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Offline Melih

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Re: Hackers mostly are using free comodo certificates?!
« Reply #39 on: July 31, 2017, 07:16:40 PM »
As I've said, the people in control of the website that you are visiting, their exact identities are not needed to make them authorised.

So let me get it straight...

You want to "enchipher" your data for someone you don't know and you don't care who they maybe?

Offline Sanya IV Litvyak

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Re: Hackers mostly are using free comodo certificates?!
« Reply #40 on: July 31, 2017, 07:24:18 PM »
So let me get it straight...

You want to "enchipher" your data for someone you don't know and you don't care who they maybe?

Like I've also said before, it depends on the data, which is also why there are different types of certificates. For many websites I do not care who they are because the data may not be of external importance but may be internally important, lets say login information exclusive to that websites, I would naturally not care whether the site operator had that information, but I would care if someone else sniffed it out and used it impersonate me on said website. But for a banking website where the data is also externally important, I would require something better, like an EV cert.

Edit: A big part of this conversation also assumes no prior generated trust, a brand new website without any prestige. (Also I'm going to sleep now and gonna play a lot of Secret World Legends when I awake, I don't really know when I'll answer again)
« Last Edit: July 31, 2017, 07:27:06 PM by Sanya IV Litvyak »
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Offline Melih

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Re: Hackers mostly are using free comodo certificates?!
« Reply #41 on: July 31, 2017, 07:27:02 PM »
t I would care if someone else sniffed it out and used it impersonate me on said website......

who is that "someone else"?
is it different than the "person receiving your data"?

Offline Sanya IV Litvyak

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Re: Hackers mostly are using free comodo certificates?!
« Reply #42 on: July 31, 2017, 07:33:53 PM »
who is that "someone else"?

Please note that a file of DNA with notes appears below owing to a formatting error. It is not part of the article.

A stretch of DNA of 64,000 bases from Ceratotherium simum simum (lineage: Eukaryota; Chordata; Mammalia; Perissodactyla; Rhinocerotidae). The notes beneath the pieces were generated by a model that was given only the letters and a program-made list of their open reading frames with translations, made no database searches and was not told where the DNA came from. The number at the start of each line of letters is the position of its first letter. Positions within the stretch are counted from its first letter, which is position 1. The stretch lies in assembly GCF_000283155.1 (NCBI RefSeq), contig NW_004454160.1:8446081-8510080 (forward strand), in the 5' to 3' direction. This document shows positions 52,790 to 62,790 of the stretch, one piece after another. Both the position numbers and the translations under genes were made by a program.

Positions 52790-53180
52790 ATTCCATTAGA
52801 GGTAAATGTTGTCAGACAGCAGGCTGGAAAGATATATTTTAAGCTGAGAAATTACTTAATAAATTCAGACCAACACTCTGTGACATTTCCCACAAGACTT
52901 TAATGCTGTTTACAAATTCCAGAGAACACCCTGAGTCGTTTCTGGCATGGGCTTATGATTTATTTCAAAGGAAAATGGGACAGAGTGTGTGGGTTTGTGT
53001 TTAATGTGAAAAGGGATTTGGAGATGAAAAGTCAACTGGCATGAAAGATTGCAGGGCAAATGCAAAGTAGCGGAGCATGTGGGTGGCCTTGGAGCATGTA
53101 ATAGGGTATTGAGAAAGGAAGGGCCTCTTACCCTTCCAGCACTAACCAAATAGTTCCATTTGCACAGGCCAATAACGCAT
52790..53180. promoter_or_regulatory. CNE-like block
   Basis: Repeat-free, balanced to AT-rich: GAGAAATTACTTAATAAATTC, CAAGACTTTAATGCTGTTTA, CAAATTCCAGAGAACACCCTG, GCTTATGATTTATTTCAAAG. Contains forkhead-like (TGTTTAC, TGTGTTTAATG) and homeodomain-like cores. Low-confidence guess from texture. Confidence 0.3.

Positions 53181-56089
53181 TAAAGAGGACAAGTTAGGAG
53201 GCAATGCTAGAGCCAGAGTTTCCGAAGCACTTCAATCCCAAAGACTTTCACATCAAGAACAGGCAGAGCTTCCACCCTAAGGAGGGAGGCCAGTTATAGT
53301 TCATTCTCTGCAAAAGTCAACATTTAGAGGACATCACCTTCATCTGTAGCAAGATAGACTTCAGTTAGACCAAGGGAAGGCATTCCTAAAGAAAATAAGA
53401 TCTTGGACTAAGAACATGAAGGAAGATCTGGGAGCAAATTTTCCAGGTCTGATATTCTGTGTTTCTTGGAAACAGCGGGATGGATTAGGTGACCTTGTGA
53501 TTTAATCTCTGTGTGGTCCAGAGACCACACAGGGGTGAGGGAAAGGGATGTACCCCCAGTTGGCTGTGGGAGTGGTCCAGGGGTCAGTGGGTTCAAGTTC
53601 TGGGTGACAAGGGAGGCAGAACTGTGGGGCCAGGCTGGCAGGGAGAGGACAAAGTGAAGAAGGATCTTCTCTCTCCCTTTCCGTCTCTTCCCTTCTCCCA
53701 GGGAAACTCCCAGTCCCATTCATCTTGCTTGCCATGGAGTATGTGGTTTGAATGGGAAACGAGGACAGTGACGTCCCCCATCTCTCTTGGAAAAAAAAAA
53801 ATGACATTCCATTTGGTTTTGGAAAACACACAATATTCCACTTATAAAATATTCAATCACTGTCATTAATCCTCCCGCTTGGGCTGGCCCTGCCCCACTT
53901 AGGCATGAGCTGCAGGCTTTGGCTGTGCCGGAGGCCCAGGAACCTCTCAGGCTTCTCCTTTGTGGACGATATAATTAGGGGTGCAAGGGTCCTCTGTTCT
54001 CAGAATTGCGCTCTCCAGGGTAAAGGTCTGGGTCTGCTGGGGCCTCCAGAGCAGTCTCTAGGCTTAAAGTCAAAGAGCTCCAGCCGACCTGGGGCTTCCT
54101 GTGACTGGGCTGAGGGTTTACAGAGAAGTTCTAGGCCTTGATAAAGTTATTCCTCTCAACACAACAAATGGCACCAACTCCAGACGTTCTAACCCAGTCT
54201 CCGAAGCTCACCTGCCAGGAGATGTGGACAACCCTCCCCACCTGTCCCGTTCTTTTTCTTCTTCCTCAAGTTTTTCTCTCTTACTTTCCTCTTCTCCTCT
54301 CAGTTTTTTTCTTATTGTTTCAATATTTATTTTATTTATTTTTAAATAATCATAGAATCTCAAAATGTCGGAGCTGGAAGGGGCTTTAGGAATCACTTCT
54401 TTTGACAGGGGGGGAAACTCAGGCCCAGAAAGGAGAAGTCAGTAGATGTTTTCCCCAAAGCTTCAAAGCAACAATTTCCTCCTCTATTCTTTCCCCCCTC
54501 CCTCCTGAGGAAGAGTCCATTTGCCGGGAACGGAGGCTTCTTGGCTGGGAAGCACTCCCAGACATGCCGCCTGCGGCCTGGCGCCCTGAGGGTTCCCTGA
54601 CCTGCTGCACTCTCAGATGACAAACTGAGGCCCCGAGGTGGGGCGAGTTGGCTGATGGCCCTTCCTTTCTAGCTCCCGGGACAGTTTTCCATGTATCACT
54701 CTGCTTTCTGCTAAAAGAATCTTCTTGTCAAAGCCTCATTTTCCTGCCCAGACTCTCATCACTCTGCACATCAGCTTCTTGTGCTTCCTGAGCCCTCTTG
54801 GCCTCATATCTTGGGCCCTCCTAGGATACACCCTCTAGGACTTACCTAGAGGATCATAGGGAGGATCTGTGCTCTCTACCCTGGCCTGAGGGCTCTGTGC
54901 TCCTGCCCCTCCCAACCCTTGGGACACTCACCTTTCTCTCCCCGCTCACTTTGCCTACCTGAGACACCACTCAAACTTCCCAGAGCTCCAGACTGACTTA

is it different than the "person receiving your data"?


Someone else other than the intended recipient, i.e. the party in control of the website.

Ideally it would be different from "person receiving your data" because "person receiving your data" should be the party in control of the website and "someone else" is therefore not the party in control of the website. There are however situations where "someone else" and "person receiving your data" could theoretically be the same person, for example if a MITM attack was somehow successful, at that point there would be multiple "person receiving your data" and you'd have to be more specific in your question.
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Offline Melih

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Re: Hackers mostly are using free comodo certificates?!
« Reply #43 on: July 31, 2017, 07:36:25 PM »
Someone else other than the intended recipient, i.e. the party in control of the website.

How do you know if that "someone else" is different than the "party in control of the website"?  Yes/No?

Offline Sanya IV Litvyak

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Re: Hackers mostly are using free comodo certificates?!
« Reply #44 on: July 31, 2017, 07:46:57 PM »
How do you know if that "someone else" is different than the "party in control of the website"?  Yes/No?

Did you just ask me to answer a "How" question with yes or no? In that case I would like to answer with: Cat.

Either way, it's in the definition of 'someone else'. How do I know that the party in control of the website isn't someone else? Because if they were then they wouldn't be the party in control of the website.

I should once again clarify that I am fine with making DV certs show neutral, as long as no cert (http) is shown as negative. I do not, however, equate DV cert with no cert and would therefore not be in favour of a solution that wouldn't differentiate between the two.

Edit: Also, I feel like we're going in circles with this and that we simply don't agree on definitions, however regardless of those definitions I can still see value in your proposal even if I think encryption vs encipher is irrelevant to the issue and given some other implications (like http not being neutral). As it's nearing 2AM I will retire to bed for now, don't wait up. :)
« Last Edit: July 31, 2017, 07:51:13 PM by Sanya IV Litvyak »